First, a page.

India Safari 2019 travel blog

lunch distribution

 

Jain temple

Outdoor laundry

 

 

Gateway to India

Gateway to India

Taj Palace Hotel


On our very first trip to India in 2010, Mumbai was our first destination, and then, as now, we were staying at the Taj Palace Hotel. However, that was only a year after a violent terrorist attack on the hotel that had resulted in the deaths of many guests and staff and the entire heritage wing of the Taj was closed for a thorough renovation. Now, ten years later, the full hotel was open and full of activity. Beautiful women draped in delicate fabrics seemed to float through the lobby at night, while in the daytime all manner of tourists - from Europeans and Americans in jeans to Saudi women in heavy black hijabs and metal face wear - sat in clusters awaiting their guides or drivers.

We met our guide, an older, very elegant woman dressed in a lightweight sari, and set off on our city tour. Although we had in fact been to Mumbai, I missed the city tour the first time because I succumbed to a stomach and intestinal assault. This time, I enjoyed every minute. Our guide took us to the beautiful 19th century, gothic university, and pointed out a distant skyscraper that is home to the Mumbai stock exchange. She took us to the Crawford Market where we saw all kinds of fresh fruit and vegetables, spices, nuts and dates. Just before noon we drove to Churchgate where we saw the Dabbawalas at work. These men organize the daily delivery of 2000 hot lunches from suburban homes direct to the offices of businessmen and bureaucrats through a relay system of trains, handcarts, and bicycle deliverymen. Everything gets sorted out, hand delivered to the right office, and then collected for a return home, only to repeat the same the next day.

Another fascinating thing to see in Mumbai was the outdoor laundry known as the Dhobi Talab. Thousands of pieces of clothing - stone washed jeans, underwear, sheets, dresses, etc. - were collected from homes and brought here to be washed in outdoor cement vats, tumble dried, and then air dried along miles of clotheslines, before being starched, pressed and hand delivered back to their customers’ homes. All the workers were men.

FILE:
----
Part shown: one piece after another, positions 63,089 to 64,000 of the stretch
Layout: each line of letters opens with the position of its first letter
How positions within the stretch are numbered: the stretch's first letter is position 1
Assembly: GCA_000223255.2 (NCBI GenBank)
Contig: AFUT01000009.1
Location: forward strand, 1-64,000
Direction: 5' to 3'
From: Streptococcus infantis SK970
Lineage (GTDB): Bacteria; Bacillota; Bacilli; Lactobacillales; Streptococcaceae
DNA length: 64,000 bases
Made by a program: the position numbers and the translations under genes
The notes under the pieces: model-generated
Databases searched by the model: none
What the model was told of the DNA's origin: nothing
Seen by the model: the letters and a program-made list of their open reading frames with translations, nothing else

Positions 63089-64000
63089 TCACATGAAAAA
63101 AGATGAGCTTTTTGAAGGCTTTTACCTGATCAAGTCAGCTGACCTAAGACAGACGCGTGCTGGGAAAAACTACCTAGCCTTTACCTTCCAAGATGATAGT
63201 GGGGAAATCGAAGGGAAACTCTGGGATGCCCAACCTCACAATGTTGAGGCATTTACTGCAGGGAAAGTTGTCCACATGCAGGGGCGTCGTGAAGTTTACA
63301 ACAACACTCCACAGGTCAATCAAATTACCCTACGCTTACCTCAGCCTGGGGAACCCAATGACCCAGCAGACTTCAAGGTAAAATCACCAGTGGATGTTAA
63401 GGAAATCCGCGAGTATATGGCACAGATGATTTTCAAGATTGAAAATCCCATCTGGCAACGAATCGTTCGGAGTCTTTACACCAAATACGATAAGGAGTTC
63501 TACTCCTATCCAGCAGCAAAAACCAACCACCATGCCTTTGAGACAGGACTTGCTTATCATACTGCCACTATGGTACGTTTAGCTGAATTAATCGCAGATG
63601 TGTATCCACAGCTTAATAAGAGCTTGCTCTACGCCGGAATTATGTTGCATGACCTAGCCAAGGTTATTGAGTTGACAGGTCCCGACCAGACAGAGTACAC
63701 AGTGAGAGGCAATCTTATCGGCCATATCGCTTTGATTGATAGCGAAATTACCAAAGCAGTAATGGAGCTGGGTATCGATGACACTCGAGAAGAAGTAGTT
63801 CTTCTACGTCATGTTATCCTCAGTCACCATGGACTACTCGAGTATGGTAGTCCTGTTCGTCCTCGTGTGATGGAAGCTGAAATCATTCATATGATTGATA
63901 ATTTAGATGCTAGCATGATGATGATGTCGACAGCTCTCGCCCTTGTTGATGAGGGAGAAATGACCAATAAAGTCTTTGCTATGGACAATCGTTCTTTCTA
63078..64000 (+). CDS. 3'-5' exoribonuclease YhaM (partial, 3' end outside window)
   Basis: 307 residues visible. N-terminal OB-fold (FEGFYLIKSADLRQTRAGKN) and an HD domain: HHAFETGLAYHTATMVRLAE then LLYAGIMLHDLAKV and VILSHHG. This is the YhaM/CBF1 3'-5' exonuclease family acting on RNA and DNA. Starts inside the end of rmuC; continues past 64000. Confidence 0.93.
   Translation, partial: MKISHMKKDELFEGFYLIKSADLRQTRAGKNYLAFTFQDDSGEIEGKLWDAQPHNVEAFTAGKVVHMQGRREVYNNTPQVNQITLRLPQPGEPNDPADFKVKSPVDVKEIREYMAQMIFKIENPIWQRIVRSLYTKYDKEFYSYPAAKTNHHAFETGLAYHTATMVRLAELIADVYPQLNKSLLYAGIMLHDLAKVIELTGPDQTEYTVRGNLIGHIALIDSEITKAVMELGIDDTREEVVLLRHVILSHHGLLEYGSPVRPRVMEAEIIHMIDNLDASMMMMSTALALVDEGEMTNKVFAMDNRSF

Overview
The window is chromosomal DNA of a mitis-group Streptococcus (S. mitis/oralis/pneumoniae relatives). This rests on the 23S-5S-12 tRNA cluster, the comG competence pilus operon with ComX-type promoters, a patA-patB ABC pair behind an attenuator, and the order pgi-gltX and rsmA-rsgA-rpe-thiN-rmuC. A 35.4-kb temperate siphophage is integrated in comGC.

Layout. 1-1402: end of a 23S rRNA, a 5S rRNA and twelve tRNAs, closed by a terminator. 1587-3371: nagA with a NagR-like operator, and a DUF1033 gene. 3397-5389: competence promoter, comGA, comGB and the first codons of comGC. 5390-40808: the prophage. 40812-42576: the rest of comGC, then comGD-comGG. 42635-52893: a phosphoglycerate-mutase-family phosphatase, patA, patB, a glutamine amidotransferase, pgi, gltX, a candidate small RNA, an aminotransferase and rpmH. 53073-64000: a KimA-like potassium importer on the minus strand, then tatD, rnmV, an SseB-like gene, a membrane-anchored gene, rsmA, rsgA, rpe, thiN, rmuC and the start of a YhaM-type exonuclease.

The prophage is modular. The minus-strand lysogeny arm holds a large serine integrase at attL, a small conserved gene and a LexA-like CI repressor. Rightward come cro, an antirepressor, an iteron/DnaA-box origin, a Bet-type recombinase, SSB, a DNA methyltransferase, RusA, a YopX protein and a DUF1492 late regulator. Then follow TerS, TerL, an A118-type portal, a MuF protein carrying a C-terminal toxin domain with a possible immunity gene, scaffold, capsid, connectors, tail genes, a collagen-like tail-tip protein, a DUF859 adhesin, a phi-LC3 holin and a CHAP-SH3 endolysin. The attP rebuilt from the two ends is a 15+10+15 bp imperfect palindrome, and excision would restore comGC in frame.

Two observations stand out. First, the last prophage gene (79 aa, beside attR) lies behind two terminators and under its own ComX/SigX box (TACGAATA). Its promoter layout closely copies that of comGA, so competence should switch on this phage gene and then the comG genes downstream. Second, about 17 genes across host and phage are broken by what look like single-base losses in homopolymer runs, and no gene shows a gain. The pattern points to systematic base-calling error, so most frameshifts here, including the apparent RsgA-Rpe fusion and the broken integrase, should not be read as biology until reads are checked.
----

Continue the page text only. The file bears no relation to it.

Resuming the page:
We also drove to the posh neighborhood of Malabar Hill where we visited a Jain Temple and a lovely park known as the Hanging Gardens. Our last two stops of the day were to Mani Bhavan, Ghandi’s residence in Mumbai, and the huge Prince of Wales Museum filled with ancient treasures from the earliest ancient civilizations on the Indus River to works of art from Hindu, Mughal, and Budhist cultures.

On our last morning in Mumbai, I walked across the street from the Taj to get a proper photo of the India Gate, built to commemorate the arrival in 1911 of King George. Soon it was time to leave Mumbai and India and return home to San Francisco. Our Air Emirates flight took us for an overnight at a very comfortable, if utilitarian airport hotel in Dubai, and then for our fifteen hour flight home. The time in Dubai is exactly twelve hours ahead of San Francisco time, so we don’t need to reset our watches mid flight. Just our internal sleep switches.

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